When most people think of graffiti, they are easily reminded by gang writing. Gangs commonly use graffiti tags to define territories and mark their "property". This form of graffiti is separate from common graffiti art, and is often confused by the general public. "A lot of people confuse gangsters with graffiti artists. They call it gang-art and that’s not what it is...gangsters don’t do colorful artwork (laughing). Gangsters just catch a quick tag on a wall and throw a 13 at the end of it to let you know they’re gang bangers." (Interview with D-CON, January 2001). However, even though these gangsters have a separate culture from typical graffiti writers, they also have impacted the urban landscape. They have used graffiti as a means to define boundaries between large groups of people, and even the general population understands that seeing gang markings is a dangerous sign to them, as stepping into a gang-populated area can mean death in some circumstances. These tags drawn by gangs also tend to symbolize ethnic boundaries in the cities, signifying inner-city cultural and social conditions. Certain gang graffiti implies certain ethnic backgrounds, and the neighborhoods in which the same ethnic groups live. Although the public despises gangs, they seem to be more clever than typically believed. "In their apolitical relationship to the dominant society, gangs have found their politicalization. Without confronting them directly, gangs have dominated the social and legal systems in the United States." (Phillips, 92). With their territorial graffiti markings, gangs have literally changed the way cities are structured, if even unofficially.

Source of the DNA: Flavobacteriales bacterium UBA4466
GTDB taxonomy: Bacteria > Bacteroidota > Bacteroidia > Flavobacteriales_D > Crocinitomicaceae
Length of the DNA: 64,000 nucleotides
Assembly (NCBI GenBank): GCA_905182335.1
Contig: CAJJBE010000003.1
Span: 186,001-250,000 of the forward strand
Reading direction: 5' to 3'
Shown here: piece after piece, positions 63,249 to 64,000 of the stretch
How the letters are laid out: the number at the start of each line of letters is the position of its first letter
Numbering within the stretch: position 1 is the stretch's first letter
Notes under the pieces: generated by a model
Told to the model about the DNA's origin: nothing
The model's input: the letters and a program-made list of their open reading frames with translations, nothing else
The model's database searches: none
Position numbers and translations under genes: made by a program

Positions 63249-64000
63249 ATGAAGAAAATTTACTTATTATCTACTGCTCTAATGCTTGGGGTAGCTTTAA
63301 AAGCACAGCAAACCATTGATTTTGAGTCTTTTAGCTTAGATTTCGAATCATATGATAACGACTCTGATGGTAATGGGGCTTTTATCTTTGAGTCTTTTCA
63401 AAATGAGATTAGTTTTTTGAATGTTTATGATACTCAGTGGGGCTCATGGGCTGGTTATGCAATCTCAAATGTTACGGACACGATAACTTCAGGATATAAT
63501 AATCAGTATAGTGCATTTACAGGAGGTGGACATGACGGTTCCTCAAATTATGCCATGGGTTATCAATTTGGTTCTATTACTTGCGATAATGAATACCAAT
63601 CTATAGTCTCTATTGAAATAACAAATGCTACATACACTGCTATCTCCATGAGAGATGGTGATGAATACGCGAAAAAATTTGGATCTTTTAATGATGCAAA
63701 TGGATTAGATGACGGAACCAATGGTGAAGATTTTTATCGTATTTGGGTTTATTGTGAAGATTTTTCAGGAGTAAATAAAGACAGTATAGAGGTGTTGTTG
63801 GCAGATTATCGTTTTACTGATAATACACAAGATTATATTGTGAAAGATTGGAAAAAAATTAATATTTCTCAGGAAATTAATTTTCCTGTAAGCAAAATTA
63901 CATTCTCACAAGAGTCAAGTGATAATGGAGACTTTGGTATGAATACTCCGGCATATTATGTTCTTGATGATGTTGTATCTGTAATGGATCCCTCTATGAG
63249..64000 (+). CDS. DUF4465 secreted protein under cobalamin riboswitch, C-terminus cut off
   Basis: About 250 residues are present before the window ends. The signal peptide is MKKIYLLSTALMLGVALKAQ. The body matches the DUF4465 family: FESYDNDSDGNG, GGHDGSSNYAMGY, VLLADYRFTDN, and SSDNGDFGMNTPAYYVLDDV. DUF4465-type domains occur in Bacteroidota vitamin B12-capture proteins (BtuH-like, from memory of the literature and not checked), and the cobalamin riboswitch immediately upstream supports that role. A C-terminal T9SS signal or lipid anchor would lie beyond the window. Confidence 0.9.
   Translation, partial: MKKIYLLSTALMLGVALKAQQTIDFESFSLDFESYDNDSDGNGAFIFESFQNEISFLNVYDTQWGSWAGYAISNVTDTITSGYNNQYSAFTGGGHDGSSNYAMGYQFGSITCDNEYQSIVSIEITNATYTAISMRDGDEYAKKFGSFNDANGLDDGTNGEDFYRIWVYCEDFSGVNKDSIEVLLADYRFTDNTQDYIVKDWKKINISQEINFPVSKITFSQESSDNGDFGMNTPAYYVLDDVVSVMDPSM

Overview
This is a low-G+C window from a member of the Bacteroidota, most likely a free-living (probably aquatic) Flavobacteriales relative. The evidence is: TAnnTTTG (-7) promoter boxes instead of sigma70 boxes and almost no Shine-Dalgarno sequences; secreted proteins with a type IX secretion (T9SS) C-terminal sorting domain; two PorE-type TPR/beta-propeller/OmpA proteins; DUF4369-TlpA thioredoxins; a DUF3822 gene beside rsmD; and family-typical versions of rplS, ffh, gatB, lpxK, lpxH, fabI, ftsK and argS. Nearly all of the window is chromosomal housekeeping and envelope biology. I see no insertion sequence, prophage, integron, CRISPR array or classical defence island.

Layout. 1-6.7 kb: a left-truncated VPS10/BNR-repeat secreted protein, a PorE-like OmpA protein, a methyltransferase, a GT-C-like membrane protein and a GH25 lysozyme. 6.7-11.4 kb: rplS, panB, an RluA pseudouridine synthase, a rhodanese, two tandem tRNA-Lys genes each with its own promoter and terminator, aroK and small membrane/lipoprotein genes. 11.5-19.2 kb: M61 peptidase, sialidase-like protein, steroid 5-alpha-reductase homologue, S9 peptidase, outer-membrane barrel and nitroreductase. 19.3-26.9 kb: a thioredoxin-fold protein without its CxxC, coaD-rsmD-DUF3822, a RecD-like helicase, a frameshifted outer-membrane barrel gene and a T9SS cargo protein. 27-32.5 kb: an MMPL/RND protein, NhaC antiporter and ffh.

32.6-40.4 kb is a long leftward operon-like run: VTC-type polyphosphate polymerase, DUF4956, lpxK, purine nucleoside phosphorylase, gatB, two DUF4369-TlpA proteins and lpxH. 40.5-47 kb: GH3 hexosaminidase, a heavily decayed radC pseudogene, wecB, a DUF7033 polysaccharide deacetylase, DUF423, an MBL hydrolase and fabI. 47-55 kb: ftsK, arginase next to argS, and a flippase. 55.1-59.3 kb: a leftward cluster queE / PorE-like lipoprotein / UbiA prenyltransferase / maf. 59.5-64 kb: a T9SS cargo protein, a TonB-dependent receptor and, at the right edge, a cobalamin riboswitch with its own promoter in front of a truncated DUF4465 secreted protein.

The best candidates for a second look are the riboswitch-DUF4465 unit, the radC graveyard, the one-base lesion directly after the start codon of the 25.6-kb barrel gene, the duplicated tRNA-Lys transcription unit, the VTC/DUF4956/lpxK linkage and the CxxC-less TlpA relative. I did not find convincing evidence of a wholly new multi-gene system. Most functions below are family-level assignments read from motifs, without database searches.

One of the biggest influences graffiti has had lies in artwork. With the massive growth of graffiti appearing on walls all over the world, it has made an easier access to art for many whom it would go unnoticed. The typical american living in an urban area would have to walk through the streets with their eyes closed to avoid seeing any form of graffiti, be it street-art or letter-forms. Because of this every day exposure to graffiti-art and culture, it has slowly made it’s way into art galleries and become a legitimate art form. "Graffiti in the form of spray-can art is art. It has form, color, and other properties...that qualify it aesthetically as being art...[it] is not to be disqualified as art simply because it might appear unsolicited. In short, graffiti in the form of spray-can art is like any other work that might be found in a gallery or museum." (Stowers, 6). This quote serves to legitimize graffiti as an art form rather than the blatant vandalism of some teens. Whether or not the public approves or disapproves of it’s presence, it still works to change the environments of cities, which then further goes on to impact the direction of art in modern society. In the 1980’s, graffiti quickly became a hot commodity to have in popular art galleries, so artists like SEEN, CRASH, DAZE, and LEE were found in exhibits all over the country. For a relevant example, in 1984 CRASH was featured in the Musee D'Art Moderne de la Villa de Paris France (Frances museum of modern art) and DAZE was featured in the MoMA (Museum of Modern Art) in New York City (John "Crash" Matos’ Resume). Even compared to other art-forms, graffiti has outlasted many styles of painting, including Fauvism and Expressionism, both of which have lasted only ten to twenty years (Rewald, 1). Contemporary graffiti art on the other hand, has been ongoing since the 1960’s to present day. "We weren’t sure if the [graffiti] art movement had longevity. With sales of 200 copies [of Spraycan Art] and still selling, this remarkable interest confirms that the existence of graffiti....is a worldwide phenomenon. Corporations hire street artists to create ad-campaigns, they fund their shows and events and profit in the millions" (Prigoff, 3). With a public interest like this, it’s only natural to say that graffiti art has had an impact on the art world as a whole. With massive profits and influence onto other styles of art, it can only continue to progress how it affects artwork in the future.